The collaboration with the architecture firm’s researchers led to the development of an interdisciplinary Baylor research team made up of faculty researchers from the Department of Religion and the Department of Human Sciences and Design. They are currently brainstorming how to identify research goals and refine the data that WFM already collects.
These, and other interdisciplinary collaborations are integral to Harris’s health-focused interior design research. For example, Lily’s Pad utilized technology research in the design process, and it now downloads and stores environmental data. Additionally, because interior design’s body of research is not yet as extensive as that of medicine or the sciences, Harris incorporates evidence from scientific disciplines for her design interventions.
“If I’m looking at how I can improve the health of a child in an environment, I’ve got to go to the sciences, whether it’s building sciences, environmental sciences, or children’s studies. All those disciplines could impact how an environment is built to support health.”
Making Fire Resistance Safer
According to the National Institute of Standards and Technology (NIST), fires that ignite on upholstered furniture are the leading cause of home fire fatalities in the United States. Previously, product manufacturers relied on chemical flame retardants to mitigate the fuel load of a fire associated with upholstered furniture, and there have been several fire barriers developed to help prevent flashover and fast-growing fires. Unfortunately, certain chemicals used to create the fire barriers currently on the market can have adverse effects on human health and on the environment.
Currently, Harris is working with a research group, Chemical Insights Research Institute at Underwriter Laboratories (UL), to develop a fire barrier without harmful chemicals. The conception of the project came from consumers calling the research director with questions about how to provide a safe home environment.
“They’re young people, they’re educated, and they’re starting to have families. They have concerns about what products are safe for a child or baby’s room,” Harris said. “These young families align well with the impetus for the project, which was to find a middle point between chemical safe and fire safe, providing an evidence-based solution for a healthier built environment.”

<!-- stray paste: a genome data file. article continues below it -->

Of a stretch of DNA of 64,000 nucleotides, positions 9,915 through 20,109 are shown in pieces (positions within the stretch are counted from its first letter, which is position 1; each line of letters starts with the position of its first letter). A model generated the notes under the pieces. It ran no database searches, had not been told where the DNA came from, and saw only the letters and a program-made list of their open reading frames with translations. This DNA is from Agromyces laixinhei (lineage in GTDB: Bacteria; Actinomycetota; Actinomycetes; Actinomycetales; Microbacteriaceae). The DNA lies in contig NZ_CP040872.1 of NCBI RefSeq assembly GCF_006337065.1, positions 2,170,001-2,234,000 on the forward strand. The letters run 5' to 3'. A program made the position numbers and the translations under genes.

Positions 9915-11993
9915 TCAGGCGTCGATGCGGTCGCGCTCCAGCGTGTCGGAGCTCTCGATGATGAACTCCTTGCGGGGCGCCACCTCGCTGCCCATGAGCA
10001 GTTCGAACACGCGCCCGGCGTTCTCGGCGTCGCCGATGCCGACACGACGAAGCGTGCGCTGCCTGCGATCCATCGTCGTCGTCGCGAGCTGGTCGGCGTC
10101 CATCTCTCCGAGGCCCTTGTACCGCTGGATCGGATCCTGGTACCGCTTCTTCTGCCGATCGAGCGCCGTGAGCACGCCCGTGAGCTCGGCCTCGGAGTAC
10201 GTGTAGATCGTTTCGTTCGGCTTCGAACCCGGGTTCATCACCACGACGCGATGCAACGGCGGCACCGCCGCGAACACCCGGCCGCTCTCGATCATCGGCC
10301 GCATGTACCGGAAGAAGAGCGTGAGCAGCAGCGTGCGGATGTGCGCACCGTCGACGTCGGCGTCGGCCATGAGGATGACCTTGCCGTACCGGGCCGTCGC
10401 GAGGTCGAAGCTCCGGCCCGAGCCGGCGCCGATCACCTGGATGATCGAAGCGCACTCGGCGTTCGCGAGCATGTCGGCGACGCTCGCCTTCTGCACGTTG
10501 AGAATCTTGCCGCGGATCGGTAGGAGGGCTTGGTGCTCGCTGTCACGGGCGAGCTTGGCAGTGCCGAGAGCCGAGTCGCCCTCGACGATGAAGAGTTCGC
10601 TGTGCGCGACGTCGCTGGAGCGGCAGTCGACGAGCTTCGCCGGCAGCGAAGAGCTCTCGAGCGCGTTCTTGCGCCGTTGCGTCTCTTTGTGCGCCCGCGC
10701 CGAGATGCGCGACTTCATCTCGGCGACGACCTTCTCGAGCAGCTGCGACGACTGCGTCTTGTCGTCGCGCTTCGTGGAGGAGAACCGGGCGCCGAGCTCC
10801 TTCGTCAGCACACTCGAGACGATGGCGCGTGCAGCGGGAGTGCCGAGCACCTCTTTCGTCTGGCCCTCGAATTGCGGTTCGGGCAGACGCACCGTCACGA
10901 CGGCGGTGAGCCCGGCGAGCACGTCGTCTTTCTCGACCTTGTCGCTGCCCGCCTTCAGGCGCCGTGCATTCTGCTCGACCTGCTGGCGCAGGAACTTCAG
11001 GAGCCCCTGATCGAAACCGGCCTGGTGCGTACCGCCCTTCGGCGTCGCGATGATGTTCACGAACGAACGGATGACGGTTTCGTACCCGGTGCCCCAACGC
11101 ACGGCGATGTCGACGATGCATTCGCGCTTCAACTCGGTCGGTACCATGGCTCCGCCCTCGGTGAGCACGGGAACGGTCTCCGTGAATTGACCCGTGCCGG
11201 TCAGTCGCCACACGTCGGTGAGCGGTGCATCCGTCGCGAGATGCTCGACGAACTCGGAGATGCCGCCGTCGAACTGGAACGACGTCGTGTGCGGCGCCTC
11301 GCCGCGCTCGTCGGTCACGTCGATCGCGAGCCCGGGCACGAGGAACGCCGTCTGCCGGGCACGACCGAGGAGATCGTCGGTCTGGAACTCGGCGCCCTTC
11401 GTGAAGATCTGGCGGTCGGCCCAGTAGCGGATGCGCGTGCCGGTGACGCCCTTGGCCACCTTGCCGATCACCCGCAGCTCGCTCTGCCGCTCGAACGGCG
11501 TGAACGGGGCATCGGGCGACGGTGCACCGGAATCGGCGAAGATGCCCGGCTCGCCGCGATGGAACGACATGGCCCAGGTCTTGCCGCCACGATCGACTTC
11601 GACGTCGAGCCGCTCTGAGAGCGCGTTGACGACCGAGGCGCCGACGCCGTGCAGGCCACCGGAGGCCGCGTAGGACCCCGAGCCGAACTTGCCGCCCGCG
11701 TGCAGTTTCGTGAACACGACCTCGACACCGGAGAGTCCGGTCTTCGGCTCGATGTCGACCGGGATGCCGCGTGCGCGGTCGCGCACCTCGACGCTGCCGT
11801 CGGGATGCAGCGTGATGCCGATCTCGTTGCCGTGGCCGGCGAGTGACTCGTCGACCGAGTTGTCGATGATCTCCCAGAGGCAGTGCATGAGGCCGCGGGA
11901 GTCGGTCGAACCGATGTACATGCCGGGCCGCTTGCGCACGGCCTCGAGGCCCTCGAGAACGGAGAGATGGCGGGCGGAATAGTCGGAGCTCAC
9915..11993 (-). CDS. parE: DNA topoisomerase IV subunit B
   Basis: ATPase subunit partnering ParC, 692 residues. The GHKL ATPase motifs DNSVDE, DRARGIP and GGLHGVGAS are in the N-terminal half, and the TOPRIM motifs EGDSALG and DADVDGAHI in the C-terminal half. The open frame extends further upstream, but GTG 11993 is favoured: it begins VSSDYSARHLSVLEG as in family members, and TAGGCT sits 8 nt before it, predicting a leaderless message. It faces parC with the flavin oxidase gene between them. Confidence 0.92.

After examining studies conducted by various agencies, the team found all the barriers had “chemicals of concern,” so they decided to develop a new product. Beyond safety features, Harris took other quality-of-life factors into consideration for the product.
“You want it to save lives and limit fires, but it also has to be comfortable on the cushion that it covers so that people will want it,” Harris said. “It needs to be affordable, so that cost does not become a barrier. There are all these other factors from a design perspective that must be considered.”
So far, the team has created mockups for a new barrier. Once the mockups are approved, they will produce cushions to be tested at UL’s Fire Safety Research Institute. The final step will be to test whole furniture assemblies using standard tests for open flame.
Firefighters’ Gear Safety
Another research interest of Harris concerns the personal protective equipment (PPE) essential to the health and safety of firefighters. The uniforms firefighters wear during fires, also known as turnout gear, undergo compositional changes when exposed to smoke, heat, and chemicals.
To determine effective decontamination and disinfection of the PPE, Harris examines turnout gear’s material as a three-dimensional object, instead of two-dimensional. Her research approach is “imperative” because many particulates and chemicals are embedded into the depth of the fabric. Harris explains that cleaning or testing the surface area will not decontaminate the gear or provide adequate analysis for understanding contaminants that can impact a firefighter’s health.
“Most people think of a piece of paper or fabric as two-dimensional, but it’s not,” Harris said. “When using microscopy, you see that there is a vast world inside of a piece of fabric.”
Harris is focused on discovering the best way to decontaminate the PPE to ensure it is safe to wear when the next alarm sounds. Clean turnout gear is essential to a firefighter’s health because their body temperature rises during a fire. This temperature rise increases absorption which creates an easier pathway for chemicals to enter their body.
“When they come out of the fire, their bodies go through a cooling process inside a cooling box,” Harris said. “What do you do with the gear? What can be done to lessen the risk of cross contamination? They must have their own, safe, personal environment, their PPE, while they fight fires and provide safety to other people.”
In the future, Harris will continue to approach service through various research perspectives. Baylor students have noticed the impact of this approach, and it has created a wider reach for Harris. For example, she has three undergraduates who work in her lab, none of whom are studying within the Department of Human Sciences and Design. They chose to do undergraduate research with Harris because of her work’s close relationship with the people it directly impacts.
“That’s the secret sauce in environmental design research,” Harris said. “We’re so close to the user. We get to not only see how our research impacts them, but we also get to utilize their knowledge and experience to inform the kind of research we need to elevate their experience in the built environment.”